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Factors Affecting Stable Operation of Grid-Connected Three-Phase Photovoltaic Inverters

Research output: Book/ReportDoctoral thesisMonograph


Original languageEnglish
Place of PublicationTampere
PublisherTampere University of Technology
Number of pages114
ISBN (Electronic)978-952-15-3377-8
ISBN (Print)978-952-15-3325-9
Publication statusPublished - 12 Sep 2014
Publication typeG4 Doctoral dissertation (monograph)

Publication series

NameTampere University of Technology. Publication
PublisherTampere University of Technology
ISSN (Print)1459-2045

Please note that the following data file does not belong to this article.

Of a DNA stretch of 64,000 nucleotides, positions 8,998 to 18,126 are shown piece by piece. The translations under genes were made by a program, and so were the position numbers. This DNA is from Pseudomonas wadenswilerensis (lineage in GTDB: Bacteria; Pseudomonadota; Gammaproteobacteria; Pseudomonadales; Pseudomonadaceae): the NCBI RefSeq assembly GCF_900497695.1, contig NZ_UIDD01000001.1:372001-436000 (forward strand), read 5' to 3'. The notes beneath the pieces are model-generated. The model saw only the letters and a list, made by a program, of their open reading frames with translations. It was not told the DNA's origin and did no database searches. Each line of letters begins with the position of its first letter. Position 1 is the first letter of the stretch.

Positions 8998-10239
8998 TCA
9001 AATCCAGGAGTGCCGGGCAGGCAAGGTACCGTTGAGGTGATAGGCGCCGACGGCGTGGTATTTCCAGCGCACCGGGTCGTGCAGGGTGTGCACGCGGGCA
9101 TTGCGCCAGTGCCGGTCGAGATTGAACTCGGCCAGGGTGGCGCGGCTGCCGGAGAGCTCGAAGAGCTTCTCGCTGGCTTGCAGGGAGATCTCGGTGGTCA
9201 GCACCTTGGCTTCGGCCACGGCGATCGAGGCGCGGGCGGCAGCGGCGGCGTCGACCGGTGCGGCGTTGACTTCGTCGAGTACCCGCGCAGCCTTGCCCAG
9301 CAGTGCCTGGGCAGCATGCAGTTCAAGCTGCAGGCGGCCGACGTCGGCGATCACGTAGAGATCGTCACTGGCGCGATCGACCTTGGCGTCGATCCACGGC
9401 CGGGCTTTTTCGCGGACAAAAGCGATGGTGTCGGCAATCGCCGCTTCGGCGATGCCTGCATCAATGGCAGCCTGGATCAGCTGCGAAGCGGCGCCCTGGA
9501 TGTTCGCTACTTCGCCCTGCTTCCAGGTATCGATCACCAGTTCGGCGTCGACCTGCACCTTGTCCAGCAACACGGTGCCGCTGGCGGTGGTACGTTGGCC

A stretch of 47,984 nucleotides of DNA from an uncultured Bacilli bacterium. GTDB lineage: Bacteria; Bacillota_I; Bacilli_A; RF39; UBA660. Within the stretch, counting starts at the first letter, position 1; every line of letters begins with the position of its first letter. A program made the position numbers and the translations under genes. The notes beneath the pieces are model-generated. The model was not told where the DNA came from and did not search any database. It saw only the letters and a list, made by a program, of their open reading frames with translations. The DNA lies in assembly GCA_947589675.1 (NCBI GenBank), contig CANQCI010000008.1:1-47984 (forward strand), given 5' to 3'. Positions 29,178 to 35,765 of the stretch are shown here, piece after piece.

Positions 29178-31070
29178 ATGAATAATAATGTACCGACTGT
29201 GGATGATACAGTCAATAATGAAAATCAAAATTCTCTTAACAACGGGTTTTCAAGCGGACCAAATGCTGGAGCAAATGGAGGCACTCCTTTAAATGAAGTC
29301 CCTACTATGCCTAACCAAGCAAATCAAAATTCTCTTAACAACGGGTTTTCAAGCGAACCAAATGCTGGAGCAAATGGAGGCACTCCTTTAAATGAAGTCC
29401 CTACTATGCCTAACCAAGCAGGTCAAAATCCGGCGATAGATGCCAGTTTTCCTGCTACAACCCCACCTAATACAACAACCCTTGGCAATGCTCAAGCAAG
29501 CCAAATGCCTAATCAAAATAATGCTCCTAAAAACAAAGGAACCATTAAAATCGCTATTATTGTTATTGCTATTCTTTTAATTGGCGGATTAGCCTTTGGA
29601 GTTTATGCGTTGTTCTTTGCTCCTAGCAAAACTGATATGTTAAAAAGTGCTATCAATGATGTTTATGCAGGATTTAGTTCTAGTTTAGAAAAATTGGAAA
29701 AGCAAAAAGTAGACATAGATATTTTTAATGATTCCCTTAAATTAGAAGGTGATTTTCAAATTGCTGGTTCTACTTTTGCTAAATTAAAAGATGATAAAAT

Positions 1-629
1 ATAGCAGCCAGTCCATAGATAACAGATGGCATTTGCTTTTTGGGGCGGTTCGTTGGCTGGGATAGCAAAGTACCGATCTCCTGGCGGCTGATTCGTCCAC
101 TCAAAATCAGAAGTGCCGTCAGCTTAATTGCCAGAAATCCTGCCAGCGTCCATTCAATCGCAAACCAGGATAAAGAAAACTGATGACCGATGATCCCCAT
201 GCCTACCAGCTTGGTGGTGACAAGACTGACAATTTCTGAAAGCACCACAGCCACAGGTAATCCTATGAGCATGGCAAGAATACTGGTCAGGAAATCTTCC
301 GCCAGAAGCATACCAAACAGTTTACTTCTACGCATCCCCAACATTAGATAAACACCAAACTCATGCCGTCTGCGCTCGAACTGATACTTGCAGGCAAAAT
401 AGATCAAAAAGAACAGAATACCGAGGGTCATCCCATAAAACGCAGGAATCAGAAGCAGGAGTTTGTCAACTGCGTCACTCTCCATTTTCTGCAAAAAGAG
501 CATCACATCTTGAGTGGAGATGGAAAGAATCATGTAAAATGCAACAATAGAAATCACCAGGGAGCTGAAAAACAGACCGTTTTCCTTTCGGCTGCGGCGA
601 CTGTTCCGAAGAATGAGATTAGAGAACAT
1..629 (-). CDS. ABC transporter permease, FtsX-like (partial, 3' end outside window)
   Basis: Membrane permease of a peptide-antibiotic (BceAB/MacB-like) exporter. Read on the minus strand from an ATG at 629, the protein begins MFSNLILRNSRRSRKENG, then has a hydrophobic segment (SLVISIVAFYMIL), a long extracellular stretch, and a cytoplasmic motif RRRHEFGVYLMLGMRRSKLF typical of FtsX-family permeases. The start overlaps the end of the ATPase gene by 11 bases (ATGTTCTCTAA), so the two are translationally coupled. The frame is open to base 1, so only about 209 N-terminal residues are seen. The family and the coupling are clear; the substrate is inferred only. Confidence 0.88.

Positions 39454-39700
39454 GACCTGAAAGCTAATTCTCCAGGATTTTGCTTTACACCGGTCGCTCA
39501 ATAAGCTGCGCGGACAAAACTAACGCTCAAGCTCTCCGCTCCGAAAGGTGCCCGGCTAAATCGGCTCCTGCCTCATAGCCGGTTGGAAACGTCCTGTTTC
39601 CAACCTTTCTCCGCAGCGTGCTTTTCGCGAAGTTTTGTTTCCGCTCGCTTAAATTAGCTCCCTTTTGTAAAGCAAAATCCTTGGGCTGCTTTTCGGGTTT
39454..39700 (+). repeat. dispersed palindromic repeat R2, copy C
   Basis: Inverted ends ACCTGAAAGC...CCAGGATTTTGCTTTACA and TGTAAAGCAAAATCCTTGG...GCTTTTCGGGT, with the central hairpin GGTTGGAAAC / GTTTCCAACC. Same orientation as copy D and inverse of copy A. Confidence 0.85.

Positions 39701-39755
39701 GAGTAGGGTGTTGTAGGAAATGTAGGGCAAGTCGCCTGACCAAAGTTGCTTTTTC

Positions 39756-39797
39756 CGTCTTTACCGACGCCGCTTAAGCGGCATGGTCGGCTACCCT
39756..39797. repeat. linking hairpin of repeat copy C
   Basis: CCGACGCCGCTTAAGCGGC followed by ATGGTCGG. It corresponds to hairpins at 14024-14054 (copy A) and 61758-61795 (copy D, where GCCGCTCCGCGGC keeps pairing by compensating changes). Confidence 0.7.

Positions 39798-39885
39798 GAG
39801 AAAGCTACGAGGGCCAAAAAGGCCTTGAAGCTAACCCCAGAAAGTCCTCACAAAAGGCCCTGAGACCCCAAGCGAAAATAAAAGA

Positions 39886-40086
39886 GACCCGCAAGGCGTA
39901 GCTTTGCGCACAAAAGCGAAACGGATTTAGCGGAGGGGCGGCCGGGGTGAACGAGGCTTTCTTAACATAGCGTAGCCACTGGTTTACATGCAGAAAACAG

The amount of grid-connected photovoltaic energy generation has grown enourmously since the beginning of the 21st century. Photovoltaic power plants are interfaced with the utility grid by using three or single-phase inverters which convert the direct current generated by the photovoltaic modules into three or single-phase alternating current. The photovoltaic inverters have been observed to degrade power quality in the grid and to suffer from reliability problems related to their control software. Therefore, the design of these inverters has become a significant research topic in academia and in the power electronic industry. Control design of a photovoltaic inverter is often based on the small-signal models characterizing its dynamic behavior. In this thesis, the existing small-signal models are upgraded to include the effect of an upstream DC-DC converter and its control mode. In addition, the models are upgraded to include the effect of a phase-locked-loop which is often used as a synchronization method and the effect of the grid-voltage feedforward which is often used to improve the transient performance. The control mode of the upstream DC-DC converter is shown to have a significant effect on the minimum DC-link capacitance which is required for stable operation due to a RHP-pole in the inverter control dynamics. However, operating the DC-DC converter under input-voltage control is shown to remove the RHP-pole and, consequently, the constraint imposed on the size of the minimum DC-link capacitance. The phase-locked-loop (PLL) is shown to make the q-component of the inverter’s output impedance resemble a negative resistor. Based on the small-signal models, the negative resistance is shown to appear at the frequencies below the crossover frequency of the PLL. Therefore, a wide-bandwidth PLL causes easily instability due to the negative-resistance behavior when the grid inductance is large. The grid-voltage feedforward is shown to increase the magnitude of both the d and q-components of the inverter’s output impedance. The PV inverter with grid-voltage feedforward is shown to be more resistant against impedance-based interactions than an inverter without the feedforward.

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